Good Luck With Your Efforts

Surly Disc Trucker

I took a little break from the internet space for awhile. Did some things. A lot of sitting and reading. Quite a bit of just sitting. It occurred to me that The Walrus was right. “I am he as you are he as you are me and we are all together.” Read: we are all connected, we are all one.

My friend Amy – she of the mighty movement and art mojo – talks about movement as art. How we conduct ourselves through space is artistic expression. Walking. Lifting heavy objects. Waving hello. She spoke once of a bike ride being a piece of artwork. How you pick something up is art. How you pet your dog. We are all creating as we move through space and time.

I like that idea. That’s very nice, but I have a bit of bad news. The Universe doesn’t give a shit about you (or me) or our art. In the Grand Scheme of Things (not to be confused with the Internet of Things, which doesn’t care about you either, but just wants to know what you’re doing every waking moment for marketing purposes), you don’t matter. As a species en masse, we conduct ourselves daily as if we – individually and collectively – do matter. A considerable problem. If we don’t matter either collectively or individually, what does?

I’m here to say your effort. You are insignificant, but your effort isn’t. If we are all connected, our individual efforts all have impact on the whole. Good effort. Meaningful effort. Sincere effort. Compassionate effort. The Buddha called it Right Effort, but he doesn’t really matter either – his effort does.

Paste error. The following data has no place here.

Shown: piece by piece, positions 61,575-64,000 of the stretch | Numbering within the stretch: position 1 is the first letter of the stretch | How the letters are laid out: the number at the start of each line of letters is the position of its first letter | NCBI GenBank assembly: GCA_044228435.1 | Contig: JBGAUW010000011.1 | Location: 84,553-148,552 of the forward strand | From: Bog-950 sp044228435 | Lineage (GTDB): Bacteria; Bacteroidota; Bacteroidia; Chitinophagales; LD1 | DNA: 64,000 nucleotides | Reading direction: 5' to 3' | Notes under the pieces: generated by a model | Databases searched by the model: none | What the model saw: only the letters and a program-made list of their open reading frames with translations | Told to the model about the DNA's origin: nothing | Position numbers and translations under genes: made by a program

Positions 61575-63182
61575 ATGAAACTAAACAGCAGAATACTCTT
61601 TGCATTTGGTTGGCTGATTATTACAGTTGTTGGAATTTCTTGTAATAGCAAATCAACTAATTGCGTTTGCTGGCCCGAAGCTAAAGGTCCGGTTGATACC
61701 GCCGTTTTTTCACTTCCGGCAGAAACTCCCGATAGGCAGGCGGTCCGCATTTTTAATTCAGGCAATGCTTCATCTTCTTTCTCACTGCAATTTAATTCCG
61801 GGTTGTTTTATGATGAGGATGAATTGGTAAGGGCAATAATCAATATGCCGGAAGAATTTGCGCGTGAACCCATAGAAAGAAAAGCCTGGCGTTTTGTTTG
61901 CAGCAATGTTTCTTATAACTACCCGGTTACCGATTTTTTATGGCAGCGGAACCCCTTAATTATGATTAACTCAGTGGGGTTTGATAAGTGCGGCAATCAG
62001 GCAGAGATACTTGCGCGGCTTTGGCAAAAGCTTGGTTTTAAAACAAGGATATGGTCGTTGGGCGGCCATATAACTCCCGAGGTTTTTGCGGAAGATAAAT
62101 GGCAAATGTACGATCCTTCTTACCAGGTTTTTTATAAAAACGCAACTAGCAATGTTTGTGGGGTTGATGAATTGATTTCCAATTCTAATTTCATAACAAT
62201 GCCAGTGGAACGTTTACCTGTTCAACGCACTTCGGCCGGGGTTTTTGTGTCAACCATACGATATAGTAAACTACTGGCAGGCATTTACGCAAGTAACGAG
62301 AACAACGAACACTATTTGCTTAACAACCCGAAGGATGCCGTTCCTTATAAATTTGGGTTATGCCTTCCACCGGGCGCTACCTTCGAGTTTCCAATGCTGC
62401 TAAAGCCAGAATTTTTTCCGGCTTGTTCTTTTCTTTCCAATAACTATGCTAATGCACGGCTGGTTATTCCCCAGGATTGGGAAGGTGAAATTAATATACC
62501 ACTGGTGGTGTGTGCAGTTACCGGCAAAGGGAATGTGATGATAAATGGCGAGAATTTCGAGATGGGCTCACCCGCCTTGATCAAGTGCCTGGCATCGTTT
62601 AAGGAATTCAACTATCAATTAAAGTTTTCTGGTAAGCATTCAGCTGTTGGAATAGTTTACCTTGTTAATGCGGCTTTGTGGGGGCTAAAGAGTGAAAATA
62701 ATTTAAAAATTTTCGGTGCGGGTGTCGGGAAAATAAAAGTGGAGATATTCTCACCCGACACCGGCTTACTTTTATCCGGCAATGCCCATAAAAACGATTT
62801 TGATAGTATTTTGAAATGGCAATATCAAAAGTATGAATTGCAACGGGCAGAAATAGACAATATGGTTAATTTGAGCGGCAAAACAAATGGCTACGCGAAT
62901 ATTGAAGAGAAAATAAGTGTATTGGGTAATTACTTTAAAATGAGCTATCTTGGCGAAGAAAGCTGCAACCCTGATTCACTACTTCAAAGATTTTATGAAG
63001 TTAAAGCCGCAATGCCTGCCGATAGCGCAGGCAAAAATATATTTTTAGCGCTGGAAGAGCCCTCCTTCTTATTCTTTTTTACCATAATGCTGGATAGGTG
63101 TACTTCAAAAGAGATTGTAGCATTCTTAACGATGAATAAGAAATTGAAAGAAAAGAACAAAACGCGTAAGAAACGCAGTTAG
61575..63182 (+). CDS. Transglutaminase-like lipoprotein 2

What’s this got to do with me being back on the Internets? Well there’s quite a few folks on here who’s efforts I missed connecting with. And I also missed sharing some creations, some experiments, some art with other people, and this was a somewhat tolerable place to do that. I don’t wish to be ‘influenced’, I wish to be inspired. I want to share, but currently that word has been hijacked and sullied. It makes people cringe. People share ‘content’. Let’s say I want to enlighten. My friend Andrew said that I should. That it would be a good thing – that regardless of the outcome it would be an effort worth making. So here we are. Good luck with your efforts.

The Empty Suitcases of the Past

The other day, my internet Pen Pal Steve shared a post with me from Derek Sivers about keeping a daily journal – something I have scattered experience with.

Here’s a portion of my response to Steve’s initial email:

I have, for many years, kept a conventional paper/pen journal. I have lapses where I haven’t entered anything for months, and other periods that are relatively prolific. My current stint is pretty much daily for a few months now. They are usually pretty boring, but I do go back and read old ones once in-awhile. They are scattered in 10-12 different journals as well as I would fill one and start or get a new one and start in that one. Some of them start in one year and then end maybe 5 years later with spans of the time in between either missing or in other journals.